I guess this is another one of those posts where I write to understand what's going on in my head. Or not, as the case may be. Because that's what happens when I go this deep into space. Nothing. I go blank. And I know I've gone blank because I can feel myself wanting to tell someone I'm in trouble, yet nothing comes out. Sometimes, I'm stuck inside my own head and it feels like what a comatose patient must go through if they are truly awake in that slumber. Or maybe it's something completely different. Whatever it is, I become trapped in my own body until someone comes along to snap me out of it. Without anyone else around to bring me back, I could be stuck in their a while. 

That's what happened on Monday morning. The alarm went off at 7:00 am and something was wrong. It was too dark for it to be 7; it was that damn Daylight Saving Time. Too late and before I knew what was going on, I was stuck. I know now that an hour passed before I could muster up enough conscious thought to grab my phone and call my wife, who was asleep on the couch downstairs. When she answered, I wasn't ready to speak, so I pressed the 1 button repeatedly to form "SOS" in morse code. Yeah, fucked up, right? To know morse code and not have the ability to speak. Welcome to the damaged brain.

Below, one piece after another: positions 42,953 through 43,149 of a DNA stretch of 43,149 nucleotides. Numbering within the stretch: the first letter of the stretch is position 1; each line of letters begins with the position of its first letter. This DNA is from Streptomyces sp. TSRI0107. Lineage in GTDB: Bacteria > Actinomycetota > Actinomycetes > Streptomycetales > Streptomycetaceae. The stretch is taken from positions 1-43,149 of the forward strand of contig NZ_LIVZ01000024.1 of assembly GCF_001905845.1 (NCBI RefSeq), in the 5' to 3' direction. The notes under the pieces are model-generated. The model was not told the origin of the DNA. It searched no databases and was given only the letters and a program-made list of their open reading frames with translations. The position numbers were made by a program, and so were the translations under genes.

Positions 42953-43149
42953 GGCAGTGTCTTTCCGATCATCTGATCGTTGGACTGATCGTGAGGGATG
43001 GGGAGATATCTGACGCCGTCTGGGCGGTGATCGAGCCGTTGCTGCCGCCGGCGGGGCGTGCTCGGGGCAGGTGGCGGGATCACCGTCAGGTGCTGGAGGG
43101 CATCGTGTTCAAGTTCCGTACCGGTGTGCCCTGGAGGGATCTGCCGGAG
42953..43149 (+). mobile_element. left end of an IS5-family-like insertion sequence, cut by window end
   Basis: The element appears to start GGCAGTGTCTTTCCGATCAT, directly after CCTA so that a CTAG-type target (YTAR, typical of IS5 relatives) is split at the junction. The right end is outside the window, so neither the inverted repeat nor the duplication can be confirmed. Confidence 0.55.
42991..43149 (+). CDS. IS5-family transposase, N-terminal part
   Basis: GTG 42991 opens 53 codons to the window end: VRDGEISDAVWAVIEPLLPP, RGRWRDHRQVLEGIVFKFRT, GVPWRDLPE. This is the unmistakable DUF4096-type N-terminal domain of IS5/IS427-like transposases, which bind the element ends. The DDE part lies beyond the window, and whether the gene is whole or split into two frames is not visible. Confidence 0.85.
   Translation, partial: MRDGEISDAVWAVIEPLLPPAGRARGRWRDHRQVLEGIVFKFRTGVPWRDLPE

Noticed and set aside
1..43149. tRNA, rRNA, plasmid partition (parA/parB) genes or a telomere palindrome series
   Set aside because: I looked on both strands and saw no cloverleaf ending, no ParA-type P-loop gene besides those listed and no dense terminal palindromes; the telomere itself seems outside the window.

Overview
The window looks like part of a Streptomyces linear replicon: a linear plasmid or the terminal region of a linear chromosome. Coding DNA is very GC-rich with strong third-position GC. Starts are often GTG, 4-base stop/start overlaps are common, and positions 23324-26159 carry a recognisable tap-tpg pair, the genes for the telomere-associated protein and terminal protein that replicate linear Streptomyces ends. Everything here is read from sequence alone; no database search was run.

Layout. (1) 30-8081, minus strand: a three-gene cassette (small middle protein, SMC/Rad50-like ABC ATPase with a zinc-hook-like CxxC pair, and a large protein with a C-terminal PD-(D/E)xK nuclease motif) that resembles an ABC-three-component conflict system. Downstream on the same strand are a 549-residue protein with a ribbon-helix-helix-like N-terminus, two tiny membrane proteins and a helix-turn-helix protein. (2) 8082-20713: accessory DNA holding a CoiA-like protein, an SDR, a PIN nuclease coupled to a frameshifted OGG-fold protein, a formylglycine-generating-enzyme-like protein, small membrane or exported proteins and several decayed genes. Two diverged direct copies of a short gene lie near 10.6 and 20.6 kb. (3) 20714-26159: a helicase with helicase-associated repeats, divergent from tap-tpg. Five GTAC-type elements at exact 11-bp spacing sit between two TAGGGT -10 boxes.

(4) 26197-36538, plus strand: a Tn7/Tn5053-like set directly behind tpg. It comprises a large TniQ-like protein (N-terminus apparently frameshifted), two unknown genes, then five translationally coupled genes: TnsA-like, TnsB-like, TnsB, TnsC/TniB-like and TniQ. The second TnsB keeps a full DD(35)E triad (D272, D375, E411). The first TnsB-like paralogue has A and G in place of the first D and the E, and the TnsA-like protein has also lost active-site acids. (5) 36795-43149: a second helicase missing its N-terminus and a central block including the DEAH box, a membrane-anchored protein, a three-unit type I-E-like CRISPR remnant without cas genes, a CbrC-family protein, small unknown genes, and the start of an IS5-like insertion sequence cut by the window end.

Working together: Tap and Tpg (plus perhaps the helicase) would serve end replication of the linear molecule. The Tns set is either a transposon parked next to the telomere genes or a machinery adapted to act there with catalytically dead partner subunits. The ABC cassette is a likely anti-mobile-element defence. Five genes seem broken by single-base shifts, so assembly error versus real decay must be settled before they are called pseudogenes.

By the time my wife came upstairs and helped bring me back, it was near 8:30 and my brain was toast. I was as useful as a toddler at work and the bulk of the day was spent resting and regaining my mental strength. 

It used to happen a lot, sometimes two or three times a week. Now, items a rarity. Just enough frequency to let me forget it's a problem until it comes back to kick my ass one more time. And there's no cure, just more training. Like a muscle or a broken leg; you have to work it back into shape. So I'm back in the gym once more, flexing the cranial muscle to avoid another event from happening a little longer than the last. It will happen again, I must remind myself. And I must be ready.